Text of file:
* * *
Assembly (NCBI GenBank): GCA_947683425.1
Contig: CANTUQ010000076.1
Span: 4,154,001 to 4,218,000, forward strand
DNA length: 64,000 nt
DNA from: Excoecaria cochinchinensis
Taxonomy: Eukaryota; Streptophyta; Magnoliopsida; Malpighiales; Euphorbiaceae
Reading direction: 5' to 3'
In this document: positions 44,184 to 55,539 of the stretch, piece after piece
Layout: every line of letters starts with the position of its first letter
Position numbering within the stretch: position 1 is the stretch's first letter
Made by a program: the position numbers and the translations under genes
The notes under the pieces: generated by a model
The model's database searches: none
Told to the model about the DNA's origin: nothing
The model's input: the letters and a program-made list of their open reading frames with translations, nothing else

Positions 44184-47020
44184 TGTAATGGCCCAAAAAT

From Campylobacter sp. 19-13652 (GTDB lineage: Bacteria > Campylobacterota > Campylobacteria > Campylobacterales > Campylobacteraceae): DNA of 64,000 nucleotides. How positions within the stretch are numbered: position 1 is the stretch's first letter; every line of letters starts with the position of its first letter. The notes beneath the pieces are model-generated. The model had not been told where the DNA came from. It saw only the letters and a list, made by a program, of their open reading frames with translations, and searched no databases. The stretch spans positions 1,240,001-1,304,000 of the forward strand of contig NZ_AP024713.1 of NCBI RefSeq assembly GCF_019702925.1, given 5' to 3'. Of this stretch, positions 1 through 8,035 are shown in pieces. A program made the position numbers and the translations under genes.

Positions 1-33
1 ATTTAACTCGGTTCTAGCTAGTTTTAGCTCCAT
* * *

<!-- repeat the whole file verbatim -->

Assembly (NCBI GenBank): GCA_947683425.1
Contig: CANTUQ010000076.1
Span: 4,154,001 to 4,218,000, forward strand
DNA length: 64,000 nt
DNA from: Excoecaria cochinchinensis
Taxonomy: Eukaryota; Streptophyta; Magnoliopsida; Malpighiales; Euphorbiaceae
Reading direction: 5' to 3'
In this document: positions 44,184 to 55,539 of the stretch, piece after piece
Layout: every line of letters starts with the position of its first letter
Position numbering within the stretch: position 1 is the stretch's first letter
Made by a program: the position numbers and the translations under genes
The notes under the pieces: generated by a model
The model's database searches: none
Told to the model about the DNA's origin: nothing
The model's input: the letters and a program-made list of their open reading frames with translations, nothing else

Positions 44184-47020
44184 TGTAATGGCCCAAAAAT

From Campylobacter sp. 19-13652 (GTDB lineage: Bacteria > Campylobacterota > Campylobacteria > Campylobacterales > Campylobacteraceae): DNA of 64,000 nucleotides. How positions within the stretch are numbered: position 1 is the stretch's first letter; every line of letters starts with the position of its first letter. The notes beneath the pieces are model-generated. The model had not been told where the DNA came from. It saw only the letters and a list, made by a program, of their open reading frames with translations, and searched no databases. The stretch spans positions 1,240,001-1,304,000 of the forward strand of contig NZ_AP024713.1 of NCBI RefSeq assembly GCF_019702925.1, given 5' to 3'. Of this stretch, positions 1 through 8,035 are shown in pieces. A program made the position numbers and the translations under genes.

Positions 1-33
1 ATTTAACTCGGTTCTAGCTAGTTTTAGCTCCAT